Ron Collins and David Skover have been writing together for almost three decades. In addition to MANIA, they have also coauthored three other books together—The Death of Discourse (1996), The Trials of Lenny Bruce (2002), and On Dissent (2013).
Ron, who grew up in Southern California and teaches at the University of Washington Law School, lives in Bethesda, Maryland. David, who grew up in Wisconsin and teaches at Seattle University Law School, lives in Seattle. Both have written numerous scholarly articles (often together) in journals such as the Harvard Law Review, Stanford Law Review, and in the Supreme Court Review.
“Detailed, objective, and valuable.” —Kirkus Reviews
“I thought I knew his story pretty well, but I learned a great deal from this book. It is a major contribution…” —George Carlin
10th Anniversary Edition—Includes a New Preface by the Authors
it first came out in 2002, The Trials of Lenny Bruce quickly
established itself as the definitive work on Lenny Bruce’s free speech
battles over his provocative comedy.
The Trials of Lenny Bruce
takes the reader on a wild and tragicomic ride, as the renegade comedian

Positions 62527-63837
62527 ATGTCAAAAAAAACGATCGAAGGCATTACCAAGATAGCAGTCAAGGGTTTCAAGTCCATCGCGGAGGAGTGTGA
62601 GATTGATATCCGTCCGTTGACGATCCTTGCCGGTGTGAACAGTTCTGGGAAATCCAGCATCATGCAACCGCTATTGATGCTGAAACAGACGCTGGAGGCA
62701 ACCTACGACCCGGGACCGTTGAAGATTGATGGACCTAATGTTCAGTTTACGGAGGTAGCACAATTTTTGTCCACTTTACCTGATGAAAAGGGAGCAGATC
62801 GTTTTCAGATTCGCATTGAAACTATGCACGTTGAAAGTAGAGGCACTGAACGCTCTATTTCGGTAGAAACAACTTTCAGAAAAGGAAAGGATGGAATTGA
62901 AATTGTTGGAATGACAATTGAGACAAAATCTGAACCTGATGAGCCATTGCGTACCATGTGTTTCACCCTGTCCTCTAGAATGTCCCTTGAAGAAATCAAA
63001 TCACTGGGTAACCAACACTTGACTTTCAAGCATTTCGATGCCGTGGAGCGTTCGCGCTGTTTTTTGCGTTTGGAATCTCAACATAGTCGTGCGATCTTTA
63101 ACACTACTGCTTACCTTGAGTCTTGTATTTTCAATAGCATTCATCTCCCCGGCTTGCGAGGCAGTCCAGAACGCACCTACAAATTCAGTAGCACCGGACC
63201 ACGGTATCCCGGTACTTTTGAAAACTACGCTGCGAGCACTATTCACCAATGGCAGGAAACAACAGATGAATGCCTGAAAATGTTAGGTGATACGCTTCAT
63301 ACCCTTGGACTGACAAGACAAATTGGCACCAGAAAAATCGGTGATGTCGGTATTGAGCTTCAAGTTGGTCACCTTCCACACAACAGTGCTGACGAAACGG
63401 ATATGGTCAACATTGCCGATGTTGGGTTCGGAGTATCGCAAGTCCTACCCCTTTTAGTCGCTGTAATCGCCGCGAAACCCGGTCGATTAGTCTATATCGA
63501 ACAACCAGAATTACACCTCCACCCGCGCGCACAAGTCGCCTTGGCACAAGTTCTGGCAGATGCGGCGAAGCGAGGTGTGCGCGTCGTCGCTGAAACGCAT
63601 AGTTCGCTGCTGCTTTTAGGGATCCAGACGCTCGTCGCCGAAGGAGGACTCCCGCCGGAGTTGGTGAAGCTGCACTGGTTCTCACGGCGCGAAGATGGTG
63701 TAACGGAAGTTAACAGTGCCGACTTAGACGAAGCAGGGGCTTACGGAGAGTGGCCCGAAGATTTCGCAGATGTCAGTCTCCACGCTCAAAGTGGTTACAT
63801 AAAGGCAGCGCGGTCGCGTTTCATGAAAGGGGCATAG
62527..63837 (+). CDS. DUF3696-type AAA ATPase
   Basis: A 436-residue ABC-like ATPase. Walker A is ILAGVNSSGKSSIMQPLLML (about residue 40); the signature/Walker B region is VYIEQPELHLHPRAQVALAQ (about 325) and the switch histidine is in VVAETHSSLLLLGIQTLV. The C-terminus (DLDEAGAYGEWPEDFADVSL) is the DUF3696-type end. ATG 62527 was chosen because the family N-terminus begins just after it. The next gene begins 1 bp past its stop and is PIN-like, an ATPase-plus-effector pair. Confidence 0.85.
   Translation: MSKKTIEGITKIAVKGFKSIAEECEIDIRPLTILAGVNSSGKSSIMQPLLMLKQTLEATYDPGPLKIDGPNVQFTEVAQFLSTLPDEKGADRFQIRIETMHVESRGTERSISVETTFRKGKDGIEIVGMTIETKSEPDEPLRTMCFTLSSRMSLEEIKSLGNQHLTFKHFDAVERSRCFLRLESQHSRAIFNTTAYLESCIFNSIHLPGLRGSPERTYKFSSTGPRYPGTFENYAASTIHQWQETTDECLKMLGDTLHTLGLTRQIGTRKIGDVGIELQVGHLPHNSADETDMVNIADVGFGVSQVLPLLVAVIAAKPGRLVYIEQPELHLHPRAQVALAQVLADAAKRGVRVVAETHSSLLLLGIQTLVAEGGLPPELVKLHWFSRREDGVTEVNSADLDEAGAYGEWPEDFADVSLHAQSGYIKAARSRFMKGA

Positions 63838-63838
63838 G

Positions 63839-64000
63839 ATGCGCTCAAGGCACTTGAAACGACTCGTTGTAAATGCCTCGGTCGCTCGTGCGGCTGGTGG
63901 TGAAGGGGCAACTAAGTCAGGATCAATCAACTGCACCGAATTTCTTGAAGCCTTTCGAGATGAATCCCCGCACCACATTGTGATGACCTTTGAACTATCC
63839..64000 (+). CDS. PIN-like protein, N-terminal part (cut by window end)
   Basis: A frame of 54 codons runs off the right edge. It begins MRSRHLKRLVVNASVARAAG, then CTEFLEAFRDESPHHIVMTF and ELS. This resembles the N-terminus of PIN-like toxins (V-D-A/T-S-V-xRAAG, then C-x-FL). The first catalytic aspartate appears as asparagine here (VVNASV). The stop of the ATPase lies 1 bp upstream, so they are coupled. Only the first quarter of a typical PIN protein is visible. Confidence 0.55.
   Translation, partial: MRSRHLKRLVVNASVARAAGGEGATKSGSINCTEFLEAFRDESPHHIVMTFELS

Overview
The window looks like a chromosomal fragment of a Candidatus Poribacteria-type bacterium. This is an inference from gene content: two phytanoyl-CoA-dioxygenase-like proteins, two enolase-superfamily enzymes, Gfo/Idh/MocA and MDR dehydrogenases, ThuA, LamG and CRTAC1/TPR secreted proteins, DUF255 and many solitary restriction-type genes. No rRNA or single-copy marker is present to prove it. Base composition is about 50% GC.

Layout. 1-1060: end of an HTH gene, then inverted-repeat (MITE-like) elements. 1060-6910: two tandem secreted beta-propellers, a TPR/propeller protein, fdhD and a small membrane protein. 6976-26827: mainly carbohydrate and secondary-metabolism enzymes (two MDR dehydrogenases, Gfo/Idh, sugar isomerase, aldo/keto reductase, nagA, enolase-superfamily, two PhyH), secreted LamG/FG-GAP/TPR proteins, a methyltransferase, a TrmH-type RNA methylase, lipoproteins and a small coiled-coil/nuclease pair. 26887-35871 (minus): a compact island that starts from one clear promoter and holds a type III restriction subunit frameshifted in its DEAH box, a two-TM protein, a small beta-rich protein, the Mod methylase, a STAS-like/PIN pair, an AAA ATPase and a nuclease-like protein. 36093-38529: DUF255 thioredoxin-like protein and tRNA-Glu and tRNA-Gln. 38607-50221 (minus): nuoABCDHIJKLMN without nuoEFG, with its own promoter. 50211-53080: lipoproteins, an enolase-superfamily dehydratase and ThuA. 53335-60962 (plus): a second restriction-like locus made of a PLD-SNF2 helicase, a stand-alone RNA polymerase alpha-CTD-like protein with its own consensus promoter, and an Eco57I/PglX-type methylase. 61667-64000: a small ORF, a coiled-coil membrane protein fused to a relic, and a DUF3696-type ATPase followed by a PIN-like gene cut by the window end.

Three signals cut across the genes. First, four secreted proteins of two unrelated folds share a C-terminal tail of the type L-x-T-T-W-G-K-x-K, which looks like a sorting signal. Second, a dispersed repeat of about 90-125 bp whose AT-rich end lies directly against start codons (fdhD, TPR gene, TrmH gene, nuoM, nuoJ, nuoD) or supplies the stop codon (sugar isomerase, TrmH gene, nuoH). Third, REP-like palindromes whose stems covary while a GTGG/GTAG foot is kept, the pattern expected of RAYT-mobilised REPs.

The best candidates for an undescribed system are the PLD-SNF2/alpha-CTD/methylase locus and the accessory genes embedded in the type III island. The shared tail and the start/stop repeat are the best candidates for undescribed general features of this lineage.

is tried for obscenity in city after city—San Francisco, L.A., Chicago,
and New York. This book is an essential documentation of the free
speech struggles of an icon of American comedy who, by speaking his mind
and fighting for the right to speak his mind, paved the way for every
standup comedian, satirist, and social critic who followed him.
only did The Trials of Lenny Bruce set the record straight on
Lenny—being named one of the best books of the year by the L.A.
Times—the authors led the successful push for the late comedian’s posthumous pardon
in 2003 for his 1964 conviction on obscenity charges in New York.
In this inventive and lucid essay, Lerner takes the hatred of poetry as the starting point of his defense of the art. He examines poetry's greatest haters (beginning with Plato's famous claim that an ideal city had no place for poets, who would only corrupt and mislead the young) and both its greatest and worst practitioners, providing inspired close readings of Keats, Dickinson, McGonagall, Whitman, and others. Throughout, he attempts to explain the noble failure at the heart of every truly great and truly horrible poem: the impulse to launch the experience of an individual into a timeless communal existence. In The Hatred of Poetry, Lerner has crafted an entertaining, personal, and entirely original examination of a vocation no less essential for being impossible.